Depending on your genre of specialty you’ll opt for a format that fits your niche. Bloggers tend to choose an extended list-format because it’s easy to adapt the same voice from their blogs. Include the more useful bytes that can legitimately help your reader reach a goal. This is a style of e-book you can exhibit on a page alongside the rest of your publications: expanding on different angles of your niche.
You might even consider releasing one chapter of your e-book at a time, to keep your readers coming back. Since chapter-length publications naturally have a smaller price-point and a faster release-schedule I’d recommend offering it concurrently with your full-length works, and weigh their value yourself. You may prefer only chapter-length releases if you only write fiction and/or personal works that can draw a recurring audience.
Collectible quote-books are also a useful method of adding value to purchases as a free bonus to their cart, or as a cornerstone for your brand-image. Friendly gestures, like free e-books, for signing up with a blog subscription is a classic maneuver to bring buyers back to your site when they get the mail. Given that quote-books can take a more personal tone you might consider positioning this work as a cornerstone of your blog’s voice. It’s very similar to list-type e-books, except your headers would be quotes containing insights to messages your brand agrees with, and why.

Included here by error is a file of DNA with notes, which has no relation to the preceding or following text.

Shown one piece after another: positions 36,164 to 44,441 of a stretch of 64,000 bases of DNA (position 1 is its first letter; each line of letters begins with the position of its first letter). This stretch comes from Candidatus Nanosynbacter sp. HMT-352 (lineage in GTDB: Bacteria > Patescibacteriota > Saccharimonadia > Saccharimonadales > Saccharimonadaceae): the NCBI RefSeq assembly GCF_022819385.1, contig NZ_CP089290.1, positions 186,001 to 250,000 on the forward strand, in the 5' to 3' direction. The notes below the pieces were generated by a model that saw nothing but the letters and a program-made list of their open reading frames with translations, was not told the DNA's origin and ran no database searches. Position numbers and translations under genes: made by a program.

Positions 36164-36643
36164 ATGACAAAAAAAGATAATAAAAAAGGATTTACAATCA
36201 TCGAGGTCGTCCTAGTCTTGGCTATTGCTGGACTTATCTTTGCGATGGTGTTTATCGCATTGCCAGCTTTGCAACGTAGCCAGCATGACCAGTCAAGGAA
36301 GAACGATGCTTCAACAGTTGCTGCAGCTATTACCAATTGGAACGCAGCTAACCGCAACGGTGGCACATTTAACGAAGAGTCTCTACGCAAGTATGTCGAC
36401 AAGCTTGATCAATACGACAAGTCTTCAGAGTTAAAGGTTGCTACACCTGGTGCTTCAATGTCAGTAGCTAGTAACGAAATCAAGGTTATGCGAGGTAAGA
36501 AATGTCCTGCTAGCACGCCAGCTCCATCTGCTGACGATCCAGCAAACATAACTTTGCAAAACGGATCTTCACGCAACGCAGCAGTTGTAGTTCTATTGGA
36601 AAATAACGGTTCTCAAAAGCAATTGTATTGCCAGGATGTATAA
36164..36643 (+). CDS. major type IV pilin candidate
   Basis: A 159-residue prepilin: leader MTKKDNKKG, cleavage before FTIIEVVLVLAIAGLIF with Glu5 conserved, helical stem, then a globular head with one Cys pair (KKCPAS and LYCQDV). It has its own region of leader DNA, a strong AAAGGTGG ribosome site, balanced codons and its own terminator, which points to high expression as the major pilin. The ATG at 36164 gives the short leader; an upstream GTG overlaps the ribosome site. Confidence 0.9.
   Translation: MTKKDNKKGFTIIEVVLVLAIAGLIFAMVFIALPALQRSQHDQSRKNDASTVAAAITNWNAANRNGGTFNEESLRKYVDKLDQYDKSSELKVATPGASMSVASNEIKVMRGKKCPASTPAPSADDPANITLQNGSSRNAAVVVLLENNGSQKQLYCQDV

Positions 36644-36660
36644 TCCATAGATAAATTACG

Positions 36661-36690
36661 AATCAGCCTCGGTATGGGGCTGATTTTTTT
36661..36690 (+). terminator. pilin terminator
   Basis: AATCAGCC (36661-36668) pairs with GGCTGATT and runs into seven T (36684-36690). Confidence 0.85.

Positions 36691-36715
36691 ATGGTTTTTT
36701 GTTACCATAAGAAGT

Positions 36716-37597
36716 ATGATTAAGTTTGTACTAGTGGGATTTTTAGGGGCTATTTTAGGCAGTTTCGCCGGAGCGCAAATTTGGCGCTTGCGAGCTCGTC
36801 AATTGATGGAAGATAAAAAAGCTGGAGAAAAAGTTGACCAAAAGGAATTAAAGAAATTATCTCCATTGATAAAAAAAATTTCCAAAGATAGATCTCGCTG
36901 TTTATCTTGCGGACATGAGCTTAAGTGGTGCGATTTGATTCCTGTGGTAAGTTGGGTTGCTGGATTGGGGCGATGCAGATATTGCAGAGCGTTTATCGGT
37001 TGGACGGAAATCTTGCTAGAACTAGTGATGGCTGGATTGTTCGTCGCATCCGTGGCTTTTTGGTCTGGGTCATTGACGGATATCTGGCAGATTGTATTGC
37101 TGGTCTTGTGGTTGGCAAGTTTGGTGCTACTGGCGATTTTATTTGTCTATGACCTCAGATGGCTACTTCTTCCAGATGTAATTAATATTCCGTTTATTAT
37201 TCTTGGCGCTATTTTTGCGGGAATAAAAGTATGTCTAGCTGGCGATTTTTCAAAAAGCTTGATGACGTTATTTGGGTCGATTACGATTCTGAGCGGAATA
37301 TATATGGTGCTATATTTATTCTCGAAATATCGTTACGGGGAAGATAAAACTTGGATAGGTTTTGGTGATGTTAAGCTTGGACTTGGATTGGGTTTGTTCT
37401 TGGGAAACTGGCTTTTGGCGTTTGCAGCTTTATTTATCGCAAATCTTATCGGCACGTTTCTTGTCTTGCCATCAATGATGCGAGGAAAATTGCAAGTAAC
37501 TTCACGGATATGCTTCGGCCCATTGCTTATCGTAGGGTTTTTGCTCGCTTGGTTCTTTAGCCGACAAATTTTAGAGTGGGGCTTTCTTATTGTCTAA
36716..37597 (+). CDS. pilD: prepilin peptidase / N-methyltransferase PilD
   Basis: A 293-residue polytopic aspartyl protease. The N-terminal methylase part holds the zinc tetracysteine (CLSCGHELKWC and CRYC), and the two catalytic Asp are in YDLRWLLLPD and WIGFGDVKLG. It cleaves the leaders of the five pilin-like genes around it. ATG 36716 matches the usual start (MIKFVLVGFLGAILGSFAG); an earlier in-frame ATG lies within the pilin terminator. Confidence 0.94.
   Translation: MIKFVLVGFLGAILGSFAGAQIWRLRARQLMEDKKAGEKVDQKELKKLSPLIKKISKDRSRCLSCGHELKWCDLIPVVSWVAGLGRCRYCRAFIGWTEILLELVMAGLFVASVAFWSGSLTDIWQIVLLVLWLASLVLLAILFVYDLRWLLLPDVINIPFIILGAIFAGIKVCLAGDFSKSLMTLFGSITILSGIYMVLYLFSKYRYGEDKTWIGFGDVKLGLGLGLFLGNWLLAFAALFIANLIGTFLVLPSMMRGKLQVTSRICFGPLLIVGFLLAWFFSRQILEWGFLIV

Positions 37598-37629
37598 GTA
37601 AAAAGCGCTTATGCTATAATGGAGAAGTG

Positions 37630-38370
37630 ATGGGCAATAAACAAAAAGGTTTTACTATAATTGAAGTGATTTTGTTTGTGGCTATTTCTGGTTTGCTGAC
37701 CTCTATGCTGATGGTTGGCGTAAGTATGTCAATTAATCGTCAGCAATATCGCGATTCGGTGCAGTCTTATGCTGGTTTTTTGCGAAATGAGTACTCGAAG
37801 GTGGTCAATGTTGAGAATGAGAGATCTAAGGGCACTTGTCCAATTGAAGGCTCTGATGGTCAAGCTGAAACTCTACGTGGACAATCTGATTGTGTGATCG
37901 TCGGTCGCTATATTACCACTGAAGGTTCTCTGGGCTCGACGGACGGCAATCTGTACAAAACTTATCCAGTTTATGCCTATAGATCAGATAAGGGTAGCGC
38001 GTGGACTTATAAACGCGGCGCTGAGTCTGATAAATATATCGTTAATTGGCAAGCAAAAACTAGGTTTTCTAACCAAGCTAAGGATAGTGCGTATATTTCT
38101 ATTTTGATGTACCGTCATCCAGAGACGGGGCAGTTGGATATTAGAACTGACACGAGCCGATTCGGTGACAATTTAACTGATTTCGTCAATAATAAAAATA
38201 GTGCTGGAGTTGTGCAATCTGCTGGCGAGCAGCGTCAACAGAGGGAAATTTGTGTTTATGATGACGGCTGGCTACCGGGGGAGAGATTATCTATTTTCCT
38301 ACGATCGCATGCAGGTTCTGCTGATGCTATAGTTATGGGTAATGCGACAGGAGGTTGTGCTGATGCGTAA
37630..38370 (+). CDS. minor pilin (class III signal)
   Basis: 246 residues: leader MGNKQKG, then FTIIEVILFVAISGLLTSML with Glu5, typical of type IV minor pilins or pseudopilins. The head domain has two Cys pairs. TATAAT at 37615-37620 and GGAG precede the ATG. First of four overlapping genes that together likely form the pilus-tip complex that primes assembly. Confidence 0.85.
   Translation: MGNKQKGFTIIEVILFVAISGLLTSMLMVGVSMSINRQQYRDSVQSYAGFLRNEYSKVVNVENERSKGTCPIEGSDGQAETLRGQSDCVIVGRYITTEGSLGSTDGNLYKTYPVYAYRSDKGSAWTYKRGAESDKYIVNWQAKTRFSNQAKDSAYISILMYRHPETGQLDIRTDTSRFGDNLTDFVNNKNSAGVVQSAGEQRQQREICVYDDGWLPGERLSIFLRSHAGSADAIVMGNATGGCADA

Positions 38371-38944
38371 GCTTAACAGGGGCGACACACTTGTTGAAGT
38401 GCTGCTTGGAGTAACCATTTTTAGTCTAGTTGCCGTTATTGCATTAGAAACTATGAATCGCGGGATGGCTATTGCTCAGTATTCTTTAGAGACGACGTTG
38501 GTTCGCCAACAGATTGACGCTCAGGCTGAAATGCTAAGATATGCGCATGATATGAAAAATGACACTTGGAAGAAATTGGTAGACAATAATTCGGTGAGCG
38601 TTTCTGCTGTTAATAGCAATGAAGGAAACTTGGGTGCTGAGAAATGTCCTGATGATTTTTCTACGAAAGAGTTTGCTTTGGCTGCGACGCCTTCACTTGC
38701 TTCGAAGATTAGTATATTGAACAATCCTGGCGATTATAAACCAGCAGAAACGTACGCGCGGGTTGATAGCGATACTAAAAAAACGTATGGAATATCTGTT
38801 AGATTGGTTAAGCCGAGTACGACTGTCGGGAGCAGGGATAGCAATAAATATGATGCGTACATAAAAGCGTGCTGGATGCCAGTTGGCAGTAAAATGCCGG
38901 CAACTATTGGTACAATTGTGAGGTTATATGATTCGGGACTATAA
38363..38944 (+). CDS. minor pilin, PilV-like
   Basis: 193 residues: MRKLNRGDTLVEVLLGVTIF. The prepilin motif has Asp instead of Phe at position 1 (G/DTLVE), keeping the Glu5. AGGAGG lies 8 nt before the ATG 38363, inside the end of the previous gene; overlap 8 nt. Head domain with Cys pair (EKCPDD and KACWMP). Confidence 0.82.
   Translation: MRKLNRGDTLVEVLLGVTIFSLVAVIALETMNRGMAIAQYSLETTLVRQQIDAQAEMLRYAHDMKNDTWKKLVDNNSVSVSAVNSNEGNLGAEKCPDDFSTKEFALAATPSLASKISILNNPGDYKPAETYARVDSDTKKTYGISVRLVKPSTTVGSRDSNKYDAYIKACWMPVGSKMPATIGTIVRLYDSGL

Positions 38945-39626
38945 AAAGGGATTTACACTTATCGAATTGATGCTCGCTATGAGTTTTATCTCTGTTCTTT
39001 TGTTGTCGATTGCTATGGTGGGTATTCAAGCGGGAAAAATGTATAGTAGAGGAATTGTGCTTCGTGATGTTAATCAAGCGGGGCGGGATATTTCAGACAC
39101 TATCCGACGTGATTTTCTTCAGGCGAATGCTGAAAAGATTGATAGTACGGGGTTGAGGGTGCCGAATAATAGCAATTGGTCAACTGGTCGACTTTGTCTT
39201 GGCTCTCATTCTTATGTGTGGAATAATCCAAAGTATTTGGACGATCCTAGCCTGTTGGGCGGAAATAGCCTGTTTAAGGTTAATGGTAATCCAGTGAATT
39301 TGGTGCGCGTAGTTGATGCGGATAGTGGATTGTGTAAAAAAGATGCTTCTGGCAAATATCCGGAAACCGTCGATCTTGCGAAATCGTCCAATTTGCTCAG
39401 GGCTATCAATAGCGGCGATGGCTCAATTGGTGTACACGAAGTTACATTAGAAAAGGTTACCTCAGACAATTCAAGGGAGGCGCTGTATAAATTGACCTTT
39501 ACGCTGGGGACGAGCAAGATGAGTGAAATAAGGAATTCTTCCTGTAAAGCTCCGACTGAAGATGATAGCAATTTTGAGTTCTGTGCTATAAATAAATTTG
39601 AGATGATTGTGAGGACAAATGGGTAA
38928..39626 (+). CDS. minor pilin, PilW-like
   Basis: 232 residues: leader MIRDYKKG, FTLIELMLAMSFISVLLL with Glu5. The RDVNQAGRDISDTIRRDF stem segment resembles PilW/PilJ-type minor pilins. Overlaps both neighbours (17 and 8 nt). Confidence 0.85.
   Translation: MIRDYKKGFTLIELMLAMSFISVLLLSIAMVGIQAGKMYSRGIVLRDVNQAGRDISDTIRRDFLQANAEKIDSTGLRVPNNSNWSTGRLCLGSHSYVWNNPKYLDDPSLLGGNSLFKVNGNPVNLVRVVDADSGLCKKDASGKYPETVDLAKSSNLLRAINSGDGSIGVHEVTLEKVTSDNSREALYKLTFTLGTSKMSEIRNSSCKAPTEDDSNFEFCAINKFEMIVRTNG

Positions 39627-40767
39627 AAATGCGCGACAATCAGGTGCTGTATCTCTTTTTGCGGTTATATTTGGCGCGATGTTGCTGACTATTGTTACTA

Remember to Regiment
There’s no replacing commitment to a stable writing schedule. Most of the people failing in the writing industry are failing because they don’t write regularly. You’re not likely to make a living from writing unless you invest a nearly full-time effort into your writing. At the birth of your career expect to write 5 thousand words-per-day minimum, just to maintain momentum. Writing just one book leaves a lot of money on the table. A frequently updated library of e-books frequently has a higher return on readership.